(Carrie Coon, Finn Wolfhard, Mckenna Grace, Paul Rudd, Logan Kim, Celeste O’Connor, Bill Murray, Dan Aykroyd, Ernie Hudson, et al / PG-13 / 2h 04m / Columbia Pictures)
Overview: When a single mother and her two children move to a new town, they soon discover they have a connection to the original Ghostbusters and the secret legacy their grandfather left behind.
Verdict: If someone were to probe into my history with the Ghostbusters franchise, they wouldn’t have to dig very far. I enjoyed the first film, like many of us have, (there is a reason it is iconic), but the second is purely forgettable, the cartoons never held any relevance to me, and the 2016 reboot was a disaster in its goal of turning the series into a straight comedy with horror bits rather than the other way around.
In all its lineage however, the one constant I have seen throughout the years is that the original 1984 film is largely agreed to be special. The reasons why are agreed upon, but no one can summarize or define it. It’s considered lightning in a bottle, which is perhaps what it should have remained, a blockbuster relic of the 80s.
And yet, Ghostbusters: Afterlife arrives, apt title and all, in time to remind us that what made the original so beloved was not the specifics of the horror and comedic genre mixings, nor the gadgets and weaponry, or even the plot itself. It was the authenticity it allowed its characters to portray, the chemistry they built and developed together, and the warmth and inspiration felt from witnessing the unlikeliest team come together in the face of great evil.
Jason Reitman—son of the original film’s director, Ivan Reitman (forgive me if you’ve read about that before)—proves that in at least some ways, that there’s something to be said about lineage.
And it is by no means a coincidence that the film holds the idea of lineage as its central theme when Callie (Carrie Coon), a struggling single mom of Trevor (Finn Wolfhard) and Phoebe (McKenna Grace), uproots their family to Summerville, Oklahoma to inherit the abandoned farm her estranged father, original Ghostbuster Dr. Egon Spengler, has left to them after his death.
Soon after they arrive, Phoebe starts to notice strange equipment lying around and unusual occurrences haunting the house and around town, particularly after she meets her new friend Podcast (Logan Kim) who tags along in an ever-grinding effort for new content to boost his actual Podcast, (respect, little man).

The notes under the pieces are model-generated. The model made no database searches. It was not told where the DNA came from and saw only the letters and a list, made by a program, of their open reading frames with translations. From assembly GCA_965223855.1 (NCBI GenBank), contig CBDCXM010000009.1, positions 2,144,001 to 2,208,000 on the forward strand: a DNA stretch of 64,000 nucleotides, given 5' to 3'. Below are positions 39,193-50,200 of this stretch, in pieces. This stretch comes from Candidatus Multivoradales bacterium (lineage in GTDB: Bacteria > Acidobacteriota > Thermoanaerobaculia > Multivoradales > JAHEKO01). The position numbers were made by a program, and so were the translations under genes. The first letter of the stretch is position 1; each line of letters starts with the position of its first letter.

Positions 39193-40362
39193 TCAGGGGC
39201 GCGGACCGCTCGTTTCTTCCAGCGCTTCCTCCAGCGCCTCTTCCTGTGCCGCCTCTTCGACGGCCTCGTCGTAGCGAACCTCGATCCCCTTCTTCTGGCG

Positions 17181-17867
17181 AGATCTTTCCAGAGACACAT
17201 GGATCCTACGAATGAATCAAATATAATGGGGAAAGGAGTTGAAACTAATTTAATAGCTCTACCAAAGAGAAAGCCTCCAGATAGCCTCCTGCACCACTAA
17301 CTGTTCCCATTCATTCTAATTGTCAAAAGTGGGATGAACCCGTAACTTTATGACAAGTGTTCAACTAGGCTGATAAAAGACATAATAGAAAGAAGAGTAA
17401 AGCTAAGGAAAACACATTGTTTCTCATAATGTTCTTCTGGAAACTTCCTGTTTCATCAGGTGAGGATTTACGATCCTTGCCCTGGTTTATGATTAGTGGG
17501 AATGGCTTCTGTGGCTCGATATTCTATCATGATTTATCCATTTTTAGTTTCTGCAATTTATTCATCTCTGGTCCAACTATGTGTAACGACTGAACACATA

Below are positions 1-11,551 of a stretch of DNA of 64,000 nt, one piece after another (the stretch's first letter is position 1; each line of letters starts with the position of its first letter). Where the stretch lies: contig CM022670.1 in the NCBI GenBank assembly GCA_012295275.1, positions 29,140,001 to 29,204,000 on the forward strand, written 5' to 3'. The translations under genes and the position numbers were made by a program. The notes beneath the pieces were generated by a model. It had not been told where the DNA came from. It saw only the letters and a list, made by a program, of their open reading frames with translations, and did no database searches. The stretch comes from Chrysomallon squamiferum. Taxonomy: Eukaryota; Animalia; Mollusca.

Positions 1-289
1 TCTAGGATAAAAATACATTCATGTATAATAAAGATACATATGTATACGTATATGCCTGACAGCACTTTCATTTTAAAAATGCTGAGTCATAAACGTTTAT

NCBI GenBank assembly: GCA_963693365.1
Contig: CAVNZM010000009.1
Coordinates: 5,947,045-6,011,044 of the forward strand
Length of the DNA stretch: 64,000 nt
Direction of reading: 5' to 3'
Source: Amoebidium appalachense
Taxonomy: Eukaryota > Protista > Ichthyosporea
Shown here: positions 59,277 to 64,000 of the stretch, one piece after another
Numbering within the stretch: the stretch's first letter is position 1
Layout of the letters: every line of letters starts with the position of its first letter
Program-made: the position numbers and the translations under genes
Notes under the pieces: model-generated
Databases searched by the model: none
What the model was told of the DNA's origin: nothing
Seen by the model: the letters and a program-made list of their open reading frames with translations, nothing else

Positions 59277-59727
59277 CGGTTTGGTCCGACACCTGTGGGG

Trevor, trying to be independent, gets a job at a local diner to be closer to a waitress named Lucky (Celeste O’Connor), whom he immediately develops a crush for. And Paul Rudd is his Paul Ruddiest as the summer school teacher and ’previously on Ghostbusters’ exposition giver, but it works because, as we already know, Paul Rudd is effortlessly charming and loveable in almost every role he takes on.
While this is certainly an ensemble film, McKenna Grace claims the film as her own by turning in an honest, relatable, and authentic performance as the socially awkward, nerdy genius of her family and a true successor to her grandfather.
The film rests on her young shoulders, and she carries the role like she was born to it. Because of her, the film (and potentially the franchise) are in the greatest hands. What makes her journey so watchable is that we witness every stage of her growth, from the awkward silent kid to the smart, confident, and assertive ghostbuster who learns what it means to be a Spengler.
With this being another attempt at a soft reboot, and one I am saying is largely a success, there are many nods and Easter eggs to the legacy of the franchise. Some of these worked for me and some of them didn’t. Some of them are subtle and others are quite deliberate, including a third act that is somewhat of a jumbled mess of subtlety and slaps in the face.
In spite of that, Jason Reitman comes out batting .500, and what I appreciate about all of the attempts at call backs is that there is a genuineness and earnestness in the approach. Enough to get me ready to believe in another sequel.